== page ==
As mentioned in the last post, there are most definitely things here in Guam that you would not find in most parts of the US. The following is a list of observations which is by no means exhaustive, yet might give you an idea of things which we are learning to accept as part of our ever-evolving definition of "normal".
1) Wild dogs live here in abundance. When I say "wild", what I mean to say is that they roam the island freely just as the deer roamed freely about our house when we lived in Pacific Grove. I have not encountered any of these dogs in close proximity to determine just how wild they are, nor do I have any desire to do so. I am content to observe the mangy creatures from the safety of the car and to note the decided difference between the feelings evoked by seeing either a graceful deer or a filthy dog. You can feel free to assume from the previous statement what my thoughts on this might be.
2) As unappealing as these dogs can be, they are nothing to the wild pigs which roam about. If the word 'pig' conjures up the image of a cute little Charolette's Web or Babe-style pig, then 'pigs' do not roam about here. These animals are hairy, scruffy, and ugly. There is a section of land here on Andersen where hunting is permissable and these pigs are the most common trophy.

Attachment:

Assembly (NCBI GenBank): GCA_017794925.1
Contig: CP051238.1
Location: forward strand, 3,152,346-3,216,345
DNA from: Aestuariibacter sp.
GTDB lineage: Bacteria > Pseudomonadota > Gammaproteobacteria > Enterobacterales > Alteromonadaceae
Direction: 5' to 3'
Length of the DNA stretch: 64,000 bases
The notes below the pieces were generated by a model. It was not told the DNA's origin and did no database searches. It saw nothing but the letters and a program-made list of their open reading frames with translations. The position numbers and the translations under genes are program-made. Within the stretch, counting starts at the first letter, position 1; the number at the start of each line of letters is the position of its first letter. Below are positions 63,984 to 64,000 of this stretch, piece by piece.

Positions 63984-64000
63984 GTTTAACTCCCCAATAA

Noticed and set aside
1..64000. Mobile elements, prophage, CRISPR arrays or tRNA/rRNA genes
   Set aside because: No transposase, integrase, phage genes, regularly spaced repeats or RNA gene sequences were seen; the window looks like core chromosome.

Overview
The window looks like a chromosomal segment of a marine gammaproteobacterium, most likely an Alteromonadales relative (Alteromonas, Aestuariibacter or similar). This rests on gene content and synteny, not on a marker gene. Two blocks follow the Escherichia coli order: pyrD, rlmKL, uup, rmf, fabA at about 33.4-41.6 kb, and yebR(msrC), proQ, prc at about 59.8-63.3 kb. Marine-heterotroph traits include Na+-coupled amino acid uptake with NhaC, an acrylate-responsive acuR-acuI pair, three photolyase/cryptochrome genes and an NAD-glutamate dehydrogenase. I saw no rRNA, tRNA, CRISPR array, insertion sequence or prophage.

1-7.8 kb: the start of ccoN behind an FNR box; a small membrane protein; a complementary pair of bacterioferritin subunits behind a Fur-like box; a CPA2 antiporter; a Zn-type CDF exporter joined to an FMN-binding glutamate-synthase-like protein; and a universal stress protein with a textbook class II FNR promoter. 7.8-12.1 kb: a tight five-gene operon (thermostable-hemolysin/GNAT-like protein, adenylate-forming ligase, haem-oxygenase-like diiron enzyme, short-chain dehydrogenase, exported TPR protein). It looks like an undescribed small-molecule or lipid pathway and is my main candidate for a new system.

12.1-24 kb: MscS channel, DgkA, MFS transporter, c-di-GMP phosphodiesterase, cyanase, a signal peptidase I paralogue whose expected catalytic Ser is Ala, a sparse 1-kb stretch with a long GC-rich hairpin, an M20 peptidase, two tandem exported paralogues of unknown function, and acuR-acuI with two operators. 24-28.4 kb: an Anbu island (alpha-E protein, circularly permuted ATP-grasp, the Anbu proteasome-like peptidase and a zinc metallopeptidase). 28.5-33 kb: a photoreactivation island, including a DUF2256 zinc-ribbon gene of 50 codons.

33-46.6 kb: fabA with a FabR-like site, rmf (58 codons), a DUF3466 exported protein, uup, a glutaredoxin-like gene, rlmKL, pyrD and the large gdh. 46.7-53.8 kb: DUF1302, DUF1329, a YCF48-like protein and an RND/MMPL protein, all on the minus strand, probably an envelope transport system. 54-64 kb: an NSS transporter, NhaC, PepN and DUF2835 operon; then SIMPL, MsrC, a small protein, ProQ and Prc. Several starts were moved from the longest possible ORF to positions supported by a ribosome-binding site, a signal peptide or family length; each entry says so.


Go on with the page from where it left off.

3) It is just as common if not more so, to see pick-ups with a crowd of people hitching a ride in the bed. More often than not, these trucks appear to be a "family vehicle" with half of the family in the cab, and the other half in the back.
4) Folks here are resourceful and use the back of their pick-ups for more than jeopardizing lives. While enjoying a family drive after church last Sunday, I observed 3 trucks which had protest signs mounted in the back pleading for the use of shark fins in soup to be put to an end.